• With 114 years as an institution and ten European Cups, Real Madrid is, officially, the greatest club of the last century, not to mention the most important in the world owing to its prestige and stature. I can’t think of a more relevant identity in football terms than Real Madrid’s. And the youth team is the club, a club with a culture of winning that, through humility, hard work and self-control, always aspires to be the best. Now, if you’re referring only to football, of course, we work to produce players and teams who are brave and get forward, who dominate all aspects of the game, have a winning mentality and exemplary behaviour. If you want to talk about style and method, though, they’re going to have to expand the sports section.

  • How would you define yourself as a manager? You’ve been exposed to Argentine, Spanish and Italian schools, but which has made more of an impression?

  • I was in Uruguay and Mexico, too… Every country lives its football in its own way. They’re all equally as exciting, if not always as much fun. The football cultures that have most influenced me were Argentina and Spain, the two places I’ve spent most time.

  • Which manager influenced you the most? What tactical system do you use?

  • All the managers I had taught me something. The best ones are a blessing, the bad ones edifying. With regard to systems, they’re almost always something to aim at, not a starting point. What’s more important is who your players are, their roles, the style the coach wants to achieve; strategy, tactics, the other team, the pitch, etc. The system is the last thing on your mind, maybe the least important thing.

  • Do you enjoy the business as much as when you were playing?

  • Nothing compares to playing. I love football; now I enjoy it from another perspective. And whenever I can, I play the odd match with the old timers.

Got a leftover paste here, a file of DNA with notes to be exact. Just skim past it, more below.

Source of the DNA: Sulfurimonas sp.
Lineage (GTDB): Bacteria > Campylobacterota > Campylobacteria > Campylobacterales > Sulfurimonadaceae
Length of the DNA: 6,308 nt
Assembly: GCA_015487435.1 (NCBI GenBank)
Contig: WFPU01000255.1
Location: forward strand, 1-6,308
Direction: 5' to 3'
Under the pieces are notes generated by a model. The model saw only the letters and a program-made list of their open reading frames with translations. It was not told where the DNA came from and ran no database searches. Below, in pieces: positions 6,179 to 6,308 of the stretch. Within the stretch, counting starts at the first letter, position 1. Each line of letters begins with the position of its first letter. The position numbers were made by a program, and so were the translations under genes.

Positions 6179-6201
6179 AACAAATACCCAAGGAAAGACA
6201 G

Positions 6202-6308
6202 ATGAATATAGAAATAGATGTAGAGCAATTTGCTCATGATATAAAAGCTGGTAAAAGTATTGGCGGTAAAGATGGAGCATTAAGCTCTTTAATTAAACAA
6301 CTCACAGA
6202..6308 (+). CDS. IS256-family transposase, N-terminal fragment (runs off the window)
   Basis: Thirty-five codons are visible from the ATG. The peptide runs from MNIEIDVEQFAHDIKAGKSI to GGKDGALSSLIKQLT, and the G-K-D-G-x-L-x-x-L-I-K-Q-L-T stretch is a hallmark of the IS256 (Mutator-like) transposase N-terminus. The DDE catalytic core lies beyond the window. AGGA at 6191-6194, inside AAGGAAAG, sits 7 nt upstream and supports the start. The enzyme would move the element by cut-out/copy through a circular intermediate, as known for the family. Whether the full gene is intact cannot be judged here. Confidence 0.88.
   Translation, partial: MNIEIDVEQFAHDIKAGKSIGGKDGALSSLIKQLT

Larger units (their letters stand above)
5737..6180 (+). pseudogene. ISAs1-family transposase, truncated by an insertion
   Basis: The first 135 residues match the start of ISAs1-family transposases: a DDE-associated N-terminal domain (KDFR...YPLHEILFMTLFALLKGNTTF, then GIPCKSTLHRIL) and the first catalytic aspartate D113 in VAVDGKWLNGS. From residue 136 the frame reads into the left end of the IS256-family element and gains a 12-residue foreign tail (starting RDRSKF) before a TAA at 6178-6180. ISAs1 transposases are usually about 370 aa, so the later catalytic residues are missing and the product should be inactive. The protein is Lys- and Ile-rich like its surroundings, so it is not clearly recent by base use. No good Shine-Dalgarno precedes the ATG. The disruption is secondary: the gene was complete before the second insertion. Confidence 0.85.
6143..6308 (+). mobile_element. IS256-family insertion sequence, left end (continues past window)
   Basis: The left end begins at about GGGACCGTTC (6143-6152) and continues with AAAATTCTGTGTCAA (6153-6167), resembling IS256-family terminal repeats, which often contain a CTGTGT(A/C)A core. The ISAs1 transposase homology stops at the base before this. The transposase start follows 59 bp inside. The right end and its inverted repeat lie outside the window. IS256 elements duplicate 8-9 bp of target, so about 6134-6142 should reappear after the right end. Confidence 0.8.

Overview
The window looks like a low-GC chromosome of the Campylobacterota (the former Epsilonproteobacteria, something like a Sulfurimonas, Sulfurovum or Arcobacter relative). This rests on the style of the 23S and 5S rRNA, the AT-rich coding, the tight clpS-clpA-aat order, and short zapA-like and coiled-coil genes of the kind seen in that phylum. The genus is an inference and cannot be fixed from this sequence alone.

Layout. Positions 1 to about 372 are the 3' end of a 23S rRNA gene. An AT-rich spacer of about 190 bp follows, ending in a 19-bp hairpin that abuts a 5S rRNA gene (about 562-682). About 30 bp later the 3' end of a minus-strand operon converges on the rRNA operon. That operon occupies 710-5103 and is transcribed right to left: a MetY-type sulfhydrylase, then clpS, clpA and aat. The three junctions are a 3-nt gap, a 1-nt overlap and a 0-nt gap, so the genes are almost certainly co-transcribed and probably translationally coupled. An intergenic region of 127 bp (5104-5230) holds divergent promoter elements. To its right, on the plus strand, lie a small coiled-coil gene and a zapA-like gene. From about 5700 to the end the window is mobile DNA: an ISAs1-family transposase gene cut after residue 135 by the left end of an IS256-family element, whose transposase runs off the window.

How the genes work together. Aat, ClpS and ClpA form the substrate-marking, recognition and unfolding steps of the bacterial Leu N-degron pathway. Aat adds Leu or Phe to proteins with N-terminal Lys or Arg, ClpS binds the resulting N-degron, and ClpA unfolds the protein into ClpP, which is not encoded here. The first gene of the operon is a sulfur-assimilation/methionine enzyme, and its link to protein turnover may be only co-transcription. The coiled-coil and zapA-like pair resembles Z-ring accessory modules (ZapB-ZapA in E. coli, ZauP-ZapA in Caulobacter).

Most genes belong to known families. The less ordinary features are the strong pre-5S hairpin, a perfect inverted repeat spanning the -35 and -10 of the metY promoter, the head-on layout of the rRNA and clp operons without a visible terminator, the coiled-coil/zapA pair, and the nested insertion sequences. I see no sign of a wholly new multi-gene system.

• What were the strong points of your title-winning teams?

  • Coaching the A & B Under-16s teams [Cadete A & B] in successive years was a beautiful experience. We won the tournament both years, but in the second year you could really see and appreciate how much they’d grown and learned, both as individuals and as a team. The greatest success, without a doubt, was that we didn’t lose any of them: they all made the grade up to Juvenil C (U-17). With the Juvenil B this season we’ve formed a really competitive team, with second place nine points behind us. Since last week [youth teams reshuffle] the challenge is to get to grips with the Juvenil A, who are currently fourth and have to improve. There’s also the question of challenging for the Youth Champion’s League.

  • You’re more dependent on results now, then, with less of an emphasis on development?

  • Football is always about improving, even in the first team. Results always matter, too, even with the youth teams – at least when you’re forming players for the highest levels of the game.

  • Sometimes in Reals’ starting 11 there’s only one youth player, like Carvajal, who even had to go to Germany to get first team football, before coming back and earning his place. Do you feel you’re coaching players for other clubs’ first teams?

  • On the contrary, it’s an enormous satisfaction, and it’s even tough to compete with Real Madrid on that score, too: besides the eight youth players currently in the first team squad, there are more than a hundred players that came through our youth system playing in the first division, and fifty more in the lower divisions worldwide. Almost all the teams in the league have players who were trained by Real Madrid. Those kinds of numbers are a source of pride for us.